Last year I upset some of my vegetarian readers by gorging myself over BBQ in Kansas City. This is the vegetarian's revenge. Just look at the little guy, he's adorable and you can almost hear him baaa'ing away. I almost feel bad about eating his friends.

Silly Festival trinket: I picked up this "sheep" for a song at $3. It's a red dyed wool covered wooden sheep with some kind of white rose and wicker hat on its head. You could ask a lot of "why" questions, but it's better to simply take in the simple genius and move along.

Video of the Week: Let me be the first to introduce the Thunder and Lightning Cloggers. Apparently asking their lead dancer about their lack of wooden shoes was a fairly dumb question as we all know that is a Danish thing. These American cloggers were great, I just don't understand any form of line dancing.

For the first official festival of the season, this was a virtual home run. Friendly people, great food, and numerous learning opportunities. In the first picture, an astute reader would notice that the ewe is not very woolly. After speaking to the breeder, he informed me these sheep were "meat sheep". I think that name explains itself. In fact they are a specific breed that doesn't require shearing or any other type of real care called Katahdin. You see, wool isn't as valuable to the small farmer as one would think. Apparently raw dirty wool is only worth about $2 per pound. In order to get more the shepherd would have to clean and refine it, which takes labor. Be that as it may, there is nothing like wool socks in winter. Interestingly the phrase "Black Sheep" is a derogatory term named for the occasional black sheep born into a white wool herd due to a recessive gene. The black wool is vastly less valuable due its inability to be dyed like its white counterparts.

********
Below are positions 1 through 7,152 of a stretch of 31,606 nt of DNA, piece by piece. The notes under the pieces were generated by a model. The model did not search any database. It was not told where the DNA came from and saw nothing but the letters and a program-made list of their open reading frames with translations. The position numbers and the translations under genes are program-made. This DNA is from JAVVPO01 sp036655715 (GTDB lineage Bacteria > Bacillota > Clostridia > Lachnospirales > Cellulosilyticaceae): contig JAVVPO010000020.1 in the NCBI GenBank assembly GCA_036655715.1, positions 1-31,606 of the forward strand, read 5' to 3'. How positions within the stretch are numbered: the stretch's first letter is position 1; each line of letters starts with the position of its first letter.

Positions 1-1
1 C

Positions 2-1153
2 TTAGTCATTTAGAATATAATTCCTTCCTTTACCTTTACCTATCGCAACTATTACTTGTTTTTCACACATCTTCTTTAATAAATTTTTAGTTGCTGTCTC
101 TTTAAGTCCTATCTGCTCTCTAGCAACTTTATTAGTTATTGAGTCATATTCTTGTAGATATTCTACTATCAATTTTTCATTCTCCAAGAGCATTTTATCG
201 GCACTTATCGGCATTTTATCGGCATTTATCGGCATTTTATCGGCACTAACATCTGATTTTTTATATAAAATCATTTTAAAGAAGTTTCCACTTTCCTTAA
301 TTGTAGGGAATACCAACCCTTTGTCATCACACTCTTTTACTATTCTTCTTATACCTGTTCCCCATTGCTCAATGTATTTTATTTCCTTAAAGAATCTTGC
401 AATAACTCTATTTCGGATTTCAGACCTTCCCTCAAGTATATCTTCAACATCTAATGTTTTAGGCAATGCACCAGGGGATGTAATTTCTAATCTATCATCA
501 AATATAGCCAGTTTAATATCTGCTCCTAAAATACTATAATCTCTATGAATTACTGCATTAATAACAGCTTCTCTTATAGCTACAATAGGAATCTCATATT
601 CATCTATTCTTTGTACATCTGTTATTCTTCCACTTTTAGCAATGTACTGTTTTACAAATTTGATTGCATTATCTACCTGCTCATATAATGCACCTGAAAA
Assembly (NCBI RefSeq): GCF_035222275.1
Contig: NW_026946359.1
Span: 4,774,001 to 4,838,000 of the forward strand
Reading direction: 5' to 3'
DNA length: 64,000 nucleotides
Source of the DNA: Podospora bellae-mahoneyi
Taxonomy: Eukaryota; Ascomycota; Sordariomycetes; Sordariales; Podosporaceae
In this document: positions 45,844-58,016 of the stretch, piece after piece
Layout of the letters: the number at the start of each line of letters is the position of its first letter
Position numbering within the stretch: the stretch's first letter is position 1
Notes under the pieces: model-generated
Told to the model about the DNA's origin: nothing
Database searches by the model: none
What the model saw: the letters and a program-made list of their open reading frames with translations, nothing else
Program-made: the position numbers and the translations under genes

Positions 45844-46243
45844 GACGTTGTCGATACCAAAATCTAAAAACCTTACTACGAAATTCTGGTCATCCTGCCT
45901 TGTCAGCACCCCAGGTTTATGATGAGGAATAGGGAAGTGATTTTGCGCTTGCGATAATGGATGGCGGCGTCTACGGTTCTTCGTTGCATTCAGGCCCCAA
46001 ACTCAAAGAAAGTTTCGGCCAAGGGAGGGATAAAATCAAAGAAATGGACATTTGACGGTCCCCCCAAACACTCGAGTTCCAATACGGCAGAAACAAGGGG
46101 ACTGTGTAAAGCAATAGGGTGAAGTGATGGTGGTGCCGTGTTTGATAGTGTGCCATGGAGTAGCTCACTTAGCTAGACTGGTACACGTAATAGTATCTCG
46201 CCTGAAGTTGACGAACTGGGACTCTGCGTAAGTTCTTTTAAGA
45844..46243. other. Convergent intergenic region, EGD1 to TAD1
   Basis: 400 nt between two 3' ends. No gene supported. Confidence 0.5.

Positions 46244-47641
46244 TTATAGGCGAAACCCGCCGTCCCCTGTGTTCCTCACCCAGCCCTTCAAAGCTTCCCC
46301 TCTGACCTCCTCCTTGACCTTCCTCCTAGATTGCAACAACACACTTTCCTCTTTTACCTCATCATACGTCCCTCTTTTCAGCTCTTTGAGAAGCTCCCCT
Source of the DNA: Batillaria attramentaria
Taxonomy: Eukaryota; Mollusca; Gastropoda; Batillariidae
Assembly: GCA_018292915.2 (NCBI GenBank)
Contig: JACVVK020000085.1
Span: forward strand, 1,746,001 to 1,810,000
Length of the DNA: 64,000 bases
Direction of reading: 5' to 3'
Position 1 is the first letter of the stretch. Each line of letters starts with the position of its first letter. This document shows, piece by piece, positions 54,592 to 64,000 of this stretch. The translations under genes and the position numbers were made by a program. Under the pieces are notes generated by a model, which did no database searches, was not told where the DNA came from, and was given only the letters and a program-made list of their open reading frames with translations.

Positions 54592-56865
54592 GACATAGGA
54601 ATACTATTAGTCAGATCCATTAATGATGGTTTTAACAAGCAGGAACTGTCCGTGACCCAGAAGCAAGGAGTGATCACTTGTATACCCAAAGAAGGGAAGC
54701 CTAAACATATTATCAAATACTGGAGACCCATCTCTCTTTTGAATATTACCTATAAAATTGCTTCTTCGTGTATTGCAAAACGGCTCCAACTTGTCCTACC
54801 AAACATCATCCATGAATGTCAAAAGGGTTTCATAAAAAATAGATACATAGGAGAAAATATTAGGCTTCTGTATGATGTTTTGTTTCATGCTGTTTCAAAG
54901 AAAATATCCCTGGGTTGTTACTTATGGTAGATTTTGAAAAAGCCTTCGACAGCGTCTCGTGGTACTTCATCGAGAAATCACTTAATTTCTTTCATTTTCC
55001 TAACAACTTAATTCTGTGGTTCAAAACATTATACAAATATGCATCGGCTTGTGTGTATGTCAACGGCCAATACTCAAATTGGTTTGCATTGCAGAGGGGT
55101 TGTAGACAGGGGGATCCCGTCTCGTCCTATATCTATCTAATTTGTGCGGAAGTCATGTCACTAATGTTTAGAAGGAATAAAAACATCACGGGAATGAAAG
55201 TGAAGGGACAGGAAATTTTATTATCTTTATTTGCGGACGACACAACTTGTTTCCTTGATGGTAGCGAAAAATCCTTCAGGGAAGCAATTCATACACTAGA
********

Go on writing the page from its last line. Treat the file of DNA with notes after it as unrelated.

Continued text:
Another beautiful day on the festival circuit. I have learned to be very sceptical of festival events that sound great but end up being disappointing. Case in point: Sheep Olympics. I imagined sheep running, leaping, and maybe even a javelin involved as some 80's rock band music blared in the background. No dice. Instead, it was a bunch of kids leading lambs up and down ramps. Too bad.

I may not be a sheep professional but if you want to learn everything there is to know about sheep and then some, just click here for Sheep 101. Maybe you don't want the interesting tid bits and jargon from sheep 101, then this site is just the facts ma'am, just the facts. For some reason, I immediately thought about Shari Lewis and her creepy puppet "Lambchop" while writing this, here are some terrible knock-knock jokes from the duo.

Loyal readers will also know my love of Wallace and Gromit. Here is a clip of Wallace doing some silly sheep saving, and apparently Shaun has his own show as well. Here is a pretty silly episode of Shaun and his sheep buddies playing soccer with a head of cabbage. Or even better, Shaun the Sheep also has a fairly silly website all to himself.

I'll be back in two shakes of a lamb's tail (yes I said it). Did you know that a lamb can shake its tail up to 300 times per minute? That's pretty quick.